Expert says: The long-prevailing myth that sexual intercourse during periods is unhygienic is absolutely discarded. It is safe and natural to have sex during periods.
Sex while menstruating could take away cramps and other distressing symptoms allied with periods. Women tend to bleed out faster and get done with periods sooner.
But know that you can get pregnant during periods as well. So use birth control even while periods.
The risk that accompanies sexual intercourse during menstruation can be getting prone to Sexually Transmitted Diseases (STDs) and other vaginal infections. Hence take the right precautionary measures like condom to prevent the possibility of such conditions.
Ashley asks: Why do I get acne during periods and my friends don’t? What can I do to stop the outbreaks?
Expert says: These acne breakouts are called menstrual or hormonal acne. They are produced as a result of hormonal fluctuations that your body goes through before and during periods.
First thing you can do is keep your face clean and nourished, and follow a good diet. Avoid stress, smoking and skin dehydration.
If acne flare-ups go unruly and you are unable to treat it with regular methods, visit a dermatologist for proper guidance and treatment.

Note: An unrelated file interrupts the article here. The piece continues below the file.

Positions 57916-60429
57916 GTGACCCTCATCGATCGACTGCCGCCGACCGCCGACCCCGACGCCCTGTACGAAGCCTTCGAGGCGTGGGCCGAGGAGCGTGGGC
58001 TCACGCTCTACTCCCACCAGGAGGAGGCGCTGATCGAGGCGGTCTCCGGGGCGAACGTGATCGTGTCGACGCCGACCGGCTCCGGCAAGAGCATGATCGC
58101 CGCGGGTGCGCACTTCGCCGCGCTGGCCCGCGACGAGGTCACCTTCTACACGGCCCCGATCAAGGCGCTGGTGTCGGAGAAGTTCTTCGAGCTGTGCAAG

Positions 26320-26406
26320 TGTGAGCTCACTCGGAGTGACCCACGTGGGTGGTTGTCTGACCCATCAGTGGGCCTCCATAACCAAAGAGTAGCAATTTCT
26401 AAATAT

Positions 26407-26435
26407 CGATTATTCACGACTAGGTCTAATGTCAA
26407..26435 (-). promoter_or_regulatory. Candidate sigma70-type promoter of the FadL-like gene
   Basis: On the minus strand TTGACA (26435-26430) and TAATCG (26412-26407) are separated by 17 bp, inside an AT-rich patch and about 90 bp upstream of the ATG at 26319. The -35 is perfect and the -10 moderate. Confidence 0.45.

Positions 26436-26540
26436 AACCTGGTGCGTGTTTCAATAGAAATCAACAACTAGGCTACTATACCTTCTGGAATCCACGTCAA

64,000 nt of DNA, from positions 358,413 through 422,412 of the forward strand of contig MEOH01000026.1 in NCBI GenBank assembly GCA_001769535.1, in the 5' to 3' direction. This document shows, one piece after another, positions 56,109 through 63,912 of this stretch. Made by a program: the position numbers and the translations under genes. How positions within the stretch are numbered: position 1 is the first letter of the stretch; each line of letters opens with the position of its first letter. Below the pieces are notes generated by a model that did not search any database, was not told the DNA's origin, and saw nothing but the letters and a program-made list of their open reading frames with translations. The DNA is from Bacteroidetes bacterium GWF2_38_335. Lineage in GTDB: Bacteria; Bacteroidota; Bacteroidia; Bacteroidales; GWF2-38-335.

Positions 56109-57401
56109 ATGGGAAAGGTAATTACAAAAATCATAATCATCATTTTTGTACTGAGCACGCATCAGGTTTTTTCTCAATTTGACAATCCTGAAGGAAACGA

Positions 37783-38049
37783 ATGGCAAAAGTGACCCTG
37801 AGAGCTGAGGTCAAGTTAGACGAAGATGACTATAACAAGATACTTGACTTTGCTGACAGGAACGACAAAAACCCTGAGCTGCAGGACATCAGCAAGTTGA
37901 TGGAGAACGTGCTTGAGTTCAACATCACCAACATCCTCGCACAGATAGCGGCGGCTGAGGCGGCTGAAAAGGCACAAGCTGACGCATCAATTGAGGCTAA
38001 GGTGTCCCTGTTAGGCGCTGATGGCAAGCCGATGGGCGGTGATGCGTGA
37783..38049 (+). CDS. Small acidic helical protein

Noah asks: Isn’t bleeding unhealthy? How much blood am I supposed to lose during my period?
Expert says: Period bleeding is absolutely healthy when normal; it is just a natural process of a woman’s reproductive system.
What makes it unhealthy is when some amount of nutrients is passed out through the bleeding, which has to be compensated through your diet.
If you are feeling tired and worn out during periods, consult your doctor. Most probably you are in need of some supplements.
Aaliyah asks: Can you tell me how to identify when periods are not normal and when to consult a doctor?
When your system doesn’t function properly it usually gives you hints and symptoms to detect some sort of abnormalities.
Following is the checklist that you need to keep in mind:
Bleeding between periods
Bleeding after intercourse
Bleeding after menopause
Spotting between periods
Heavier and/or longer days of bleeding
Severe pelvic pain
If you experience the above symptoms, consult a doctor immediately.
I suppose most of your queries are answered here. If you have anything else to know, get in touch with us to talk to specialists and find answers to your queries.